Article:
The leaders of philosophy in the United States focused on mental philosophy in the early and middle 1800s. They were educated in and then taught at some of the colleges that were founded during the colonial and federal periods of the United States. After receiving an undergraduate education and either teaching or continuing in their education, these philosophers frequently continued onto the only graduate level studies that were available, and the ministry. While earning graduate degrees, studies were not limited to the study of the Bible, but also included the classical languages, Hebrew, German, and training in rhetoric, logic, and philosophy. The main reason that German was taught was to be able to keep current with the literature being published in Europe about philosophy, as it was just spreading to the United States.
The most noted philosophers of this time were Joseph Haven, educated at Amherst College; Laurens Hickok educated at Union College; Thomas C. Upham educated at Bowdoin College; and Francis Wayland educated at Brown University. All proceeded to study for the ministry after college and then serve as professors.
In 1878, from Berlin, Germany, philosopher G. Stanley Hall described a new philosophy and introduced a philosophical laboratory. This was also the origin of psychology of experimental psychology that was based on philosophy. In Europe, this laboratory approach began to gain favor, where in the United States, the study of philosophy remained in the college classroom. After the Civil War, and full of vigor, some philosophical students traveled to Europe to see and study this new branch of philosophy. They returned excited and demanded that changes be made in the manner in which philosophy was being taught, full of excitement with what they had encountered during their European adventure. Meeting in laboratories to gather facts as they had witnessed when in Europe, these students of philosophy challenged their professors and were determined to understand how the mind worked. The neat diagrams of the mind in the textbooks that had been previously used were set aside. This is where the work of William James became introduced, and the meeting of philosophy and psychology began to merge (Fuchs, 2000).
In American history, the most noted leader in psychology was William James. One of the main contributions that James made was the philosophy of the science of psychology. One of the conflicts that James tried to evaluate was how to measure the success of therapy. Some measure the amount of regression a subject makes and others attempt to judge the progress. This is one element that James used in his evaluation to categorize psychology as a mature academic discipline. James’ main contribution to psychology was that it be equally considered by science and philosophy. He considered psychology to be a psychological science. He understood the limits of science and that the philosophical basis of psychology was necessary (Hoffman & Thelen, 2010).
The study of psychology and philosophy at the university level, and thus leading to professions, was an amicable relationship in the United States in the late 1800s. There was no competition for resources at the college and graduate level. The two main graduate institutions for both areas of study were at Harvard University and the University of Pennsylvania. At both schools, the educator was usually a reverend with religious credentials that also filled the role of Vice Provost or Provost of the institution. As doctoral programs were added to the institutions at the close of the 19th century, the faculty became more specialized, but generally the same person or couple of people, and the field grew at the schools.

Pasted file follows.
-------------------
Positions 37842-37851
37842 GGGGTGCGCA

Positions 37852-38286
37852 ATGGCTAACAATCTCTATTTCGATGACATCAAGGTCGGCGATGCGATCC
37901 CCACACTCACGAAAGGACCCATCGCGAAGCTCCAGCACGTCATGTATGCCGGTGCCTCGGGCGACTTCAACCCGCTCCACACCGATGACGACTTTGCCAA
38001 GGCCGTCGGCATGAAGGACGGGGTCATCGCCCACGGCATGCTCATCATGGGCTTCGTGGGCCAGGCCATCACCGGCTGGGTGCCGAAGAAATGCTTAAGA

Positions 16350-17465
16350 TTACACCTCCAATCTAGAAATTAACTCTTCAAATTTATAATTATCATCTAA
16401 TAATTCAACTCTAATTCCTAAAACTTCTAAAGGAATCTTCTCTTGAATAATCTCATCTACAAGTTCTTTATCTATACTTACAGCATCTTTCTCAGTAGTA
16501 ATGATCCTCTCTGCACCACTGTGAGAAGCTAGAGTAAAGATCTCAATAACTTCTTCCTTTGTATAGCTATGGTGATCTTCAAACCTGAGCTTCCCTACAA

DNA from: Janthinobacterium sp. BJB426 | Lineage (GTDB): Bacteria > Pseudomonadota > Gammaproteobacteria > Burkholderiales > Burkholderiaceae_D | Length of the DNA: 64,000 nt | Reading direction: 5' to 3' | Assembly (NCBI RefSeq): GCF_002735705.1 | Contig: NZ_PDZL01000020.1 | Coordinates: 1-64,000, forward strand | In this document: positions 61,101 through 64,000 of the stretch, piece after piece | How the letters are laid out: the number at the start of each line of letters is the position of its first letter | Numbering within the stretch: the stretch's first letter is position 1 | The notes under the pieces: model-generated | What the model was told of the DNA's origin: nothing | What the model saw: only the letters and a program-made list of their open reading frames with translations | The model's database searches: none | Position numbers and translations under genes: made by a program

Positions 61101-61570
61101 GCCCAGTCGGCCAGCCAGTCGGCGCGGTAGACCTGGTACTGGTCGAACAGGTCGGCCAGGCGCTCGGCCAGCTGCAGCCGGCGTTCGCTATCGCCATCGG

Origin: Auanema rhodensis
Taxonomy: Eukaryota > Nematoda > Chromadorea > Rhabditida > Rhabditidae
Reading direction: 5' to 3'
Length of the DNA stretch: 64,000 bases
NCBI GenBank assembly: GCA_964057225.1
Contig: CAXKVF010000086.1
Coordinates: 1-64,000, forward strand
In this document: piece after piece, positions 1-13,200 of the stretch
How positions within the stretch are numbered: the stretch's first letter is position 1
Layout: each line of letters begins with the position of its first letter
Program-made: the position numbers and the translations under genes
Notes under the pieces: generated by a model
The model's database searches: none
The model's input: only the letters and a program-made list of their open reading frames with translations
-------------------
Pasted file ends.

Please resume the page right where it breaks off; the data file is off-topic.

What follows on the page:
As early as the 1890s, the study of these fields spread into other institutions. Neither required expensive equipment. Schools were beginning to organize themselves into the departmental structures to which they still use today. In 1912, there were 39 psychology departments, 21 were their own department, some were coupled with philosophy, and a few were partnered in the education department. The study of philosophy remained focused on intellectual interchanges. Psychology followed the path of becoming a cognitive science.
Psychology has struggled to identify itself as a true science. This effort has been a battle for 150-200 years and the battle is not yet won. In the realm of science, there have been laboratory techniques, collection of experimental data, and an ongoing debate over whether psychology is a primary study of the mind or behavior. Psychology separated itself from philosophy as the 19th century ended. There are some that believe that it cannot stand on its own as a science, but needs to join neuroscience or cognitive science to remain recognized (Hatfield, 2002).
The western tradition has a variety of contributors that have helped shape psychology as a formal discipline, but perhaps none have been as significant as Buddha. Buddhism and the western psychological traditions share many of the same theories and practices. Some of these include phenomenological psychology, cognitive psychology, existential psychology, humanistic psychology, and psychoanalytical psychotherapy. Few people outside of the field are aware of the similar backgrounds between psychology and Buddhism, but there are many correlations between the two despite one being a primarily religions tradition and the other a science, even though many believe that science and religion do not mix (Aich, 2013).
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